President Donald Trump's vice president and top aides delivered one overriding message Thursday to the thousands of conservative activists gathered for their annual conference outside of Washington: Don't blow it.
Speaking at the Conservative Political Action Conference, Vice President Mike Pence said Trump's victory provided the nation with what could be a once-in-a-lifetime opportunity to install conservative solutions to the nation's problems.
"This is the chance we've worked so hard, for so long, to see. This is the time to prove again that our answers are the right answers for America," Pence said. "President Trump will fight for you every single day," Pence added before thanking the president for selecting him as the vice president.
Pence said the Trump administration would soon take aim at the sweeping health care law approved under former President Barack Obama, saying the nation's "Obamacare nightmare is about to end." He said Republicans would implement a new plan and would have "an orderly transition to a better health care system."
Earlier, White House chief of staff Reince Priebus pleaded for patience and unity, urging activists not to squander the Republican Party's control of both chambers of Congress and the White House. Trump adviser Steve Bannon made his case for a governing strategy based on aggressive deregulation and an "economic nationalism" in negotiating new free trade deals.
"What you've got is an incredible opportunity to use this victory," Priebus said. Some of Trump's plans for creating jobs and putting more money in people's pockets will take time, he said. "We've got to stick together and make sure we have President Trump for eight years."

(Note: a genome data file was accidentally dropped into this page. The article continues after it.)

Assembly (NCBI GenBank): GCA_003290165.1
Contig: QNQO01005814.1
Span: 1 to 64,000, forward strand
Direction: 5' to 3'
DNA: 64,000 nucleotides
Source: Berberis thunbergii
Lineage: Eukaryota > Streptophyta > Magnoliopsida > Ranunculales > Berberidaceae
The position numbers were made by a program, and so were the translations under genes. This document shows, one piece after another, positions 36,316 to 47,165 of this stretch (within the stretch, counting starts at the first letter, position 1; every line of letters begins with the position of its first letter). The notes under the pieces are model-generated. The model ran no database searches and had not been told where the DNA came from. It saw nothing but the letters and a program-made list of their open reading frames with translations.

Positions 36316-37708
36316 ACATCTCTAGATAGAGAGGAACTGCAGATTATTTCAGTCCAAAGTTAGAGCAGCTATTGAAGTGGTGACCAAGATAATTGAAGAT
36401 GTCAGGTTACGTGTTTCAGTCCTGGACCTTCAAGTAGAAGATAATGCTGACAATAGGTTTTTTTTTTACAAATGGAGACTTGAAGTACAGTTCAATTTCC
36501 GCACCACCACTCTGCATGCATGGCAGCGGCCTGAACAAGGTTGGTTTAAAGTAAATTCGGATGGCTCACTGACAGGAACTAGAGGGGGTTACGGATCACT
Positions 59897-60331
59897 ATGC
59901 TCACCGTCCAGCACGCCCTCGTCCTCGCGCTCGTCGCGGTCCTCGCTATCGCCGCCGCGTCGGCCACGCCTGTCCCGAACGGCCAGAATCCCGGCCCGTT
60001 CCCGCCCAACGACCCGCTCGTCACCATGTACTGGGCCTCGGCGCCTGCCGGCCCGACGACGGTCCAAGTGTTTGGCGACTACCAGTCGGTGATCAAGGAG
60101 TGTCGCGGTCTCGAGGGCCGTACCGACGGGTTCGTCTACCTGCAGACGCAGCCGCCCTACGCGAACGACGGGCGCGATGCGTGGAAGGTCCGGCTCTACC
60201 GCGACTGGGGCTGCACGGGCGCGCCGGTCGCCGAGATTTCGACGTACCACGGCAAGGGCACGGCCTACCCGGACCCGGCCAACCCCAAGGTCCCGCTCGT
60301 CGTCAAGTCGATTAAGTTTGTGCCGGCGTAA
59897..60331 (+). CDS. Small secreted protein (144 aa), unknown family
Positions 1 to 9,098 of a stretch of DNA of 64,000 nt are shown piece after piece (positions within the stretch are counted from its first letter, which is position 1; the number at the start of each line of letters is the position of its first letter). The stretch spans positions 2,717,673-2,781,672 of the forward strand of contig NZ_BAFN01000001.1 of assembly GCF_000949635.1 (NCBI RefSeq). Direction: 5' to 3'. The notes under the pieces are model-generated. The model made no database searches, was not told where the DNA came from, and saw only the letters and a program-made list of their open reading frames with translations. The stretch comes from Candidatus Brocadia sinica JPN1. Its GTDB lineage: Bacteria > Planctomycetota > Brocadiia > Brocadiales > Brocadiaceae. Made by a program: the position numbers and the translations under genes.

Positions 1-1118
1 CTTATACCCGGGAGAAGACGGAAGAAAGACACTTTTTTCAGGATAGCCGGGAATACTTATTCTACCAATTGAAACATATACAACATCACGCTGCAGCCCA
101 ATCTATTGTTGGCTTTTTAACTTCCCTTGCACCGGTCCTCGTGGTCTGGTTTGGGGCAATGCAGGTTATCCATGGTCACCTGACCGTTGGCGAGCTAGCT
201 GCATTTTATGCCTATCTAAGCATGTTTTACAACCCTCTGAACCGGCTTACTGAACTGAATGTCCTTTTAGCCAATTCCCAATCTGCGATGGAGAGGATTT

Priebus' pleas acknowledged conservatives' underlying skepticism about the new president, a former Democrat who in the past has elicited boos at the conference. Trump has often suggested he doesn't prioritize the social issues many conservatives elevate, and his proposal for a massive infrastructure bill has cast doubts about his commitment to curb government spending.
U.S. & World
But with a Republican in the White House for the first time in eight years, many activists say they feel energized and more than willing to give him a chance.
The decades-old CPAC, as the event is known, is now really more like "TPAC," White House counselor Kellyanne Conway said.
She and other Trump administration speakers thanked conservatives for voting for Trump last fall. Bannon said appreciation would largely be the theme of the president's remarks Friday to the group.
Many in the audience chanted "Trump! Trump! Trump!" as Bannon, a provocateur and outsider, and Priebus, a GOP party insider, made a joint appearance onstage. The duo's chummy joint interview seemed designed to refute media reports that the two are working at cross-purposes in a factionalized White House.
Priebus presented their partnership as evidence that conservatives and Trump supporters can work together.
"The truth of the matter is Donald Trump, President Trump, brought together the party and the conservative movement," he said. "If the party and the conservative movement are together, similar to Steve and I, it can't be stopped."
In his remarks, Bannon emphasized Trump's plans to deregulate businesses — or what he described as "deconstruction of the administrative state."
"Every business leader we've had in is saying not just taxes, but it is also the regulation. I think the consistent, if you look at these Cabinet appointees, they were selected for a reason and that is the deconstruction," he said.
Education Secretary Betsy DeVos urged the activists to "engage" and "be loud" in the face of politicians who stand in the way of changing the education system.
"We have a unique window of opportunity to make school choice a reality" for millions for families, she said.
Arizona Gov. Doug Ducey said last fall's election results provide "an assignment for change and real reform."
"So we need to see a repeal and replacement of Obamacare, we need to see real tax reform," he said. "We need to see a federal government that gets its spending under control."
"As governors, as activists, engaged citizens, we need to hold all elected leaders accountable for results in this cycle right now. We may not get this same opportunity again. We can't squander it."
Although Republicans have long vowed to overturn Obama's health care law, the election of Trump and majorities in Congress now have a chance to do it.
Former Sen. Jim DeMint, president of the conservative Heritage Foundation, said activists must maintain pressure on the people they've elected.
"Fellow conservatives, this is our time," he said. "We must and we can repeal Obamacare now."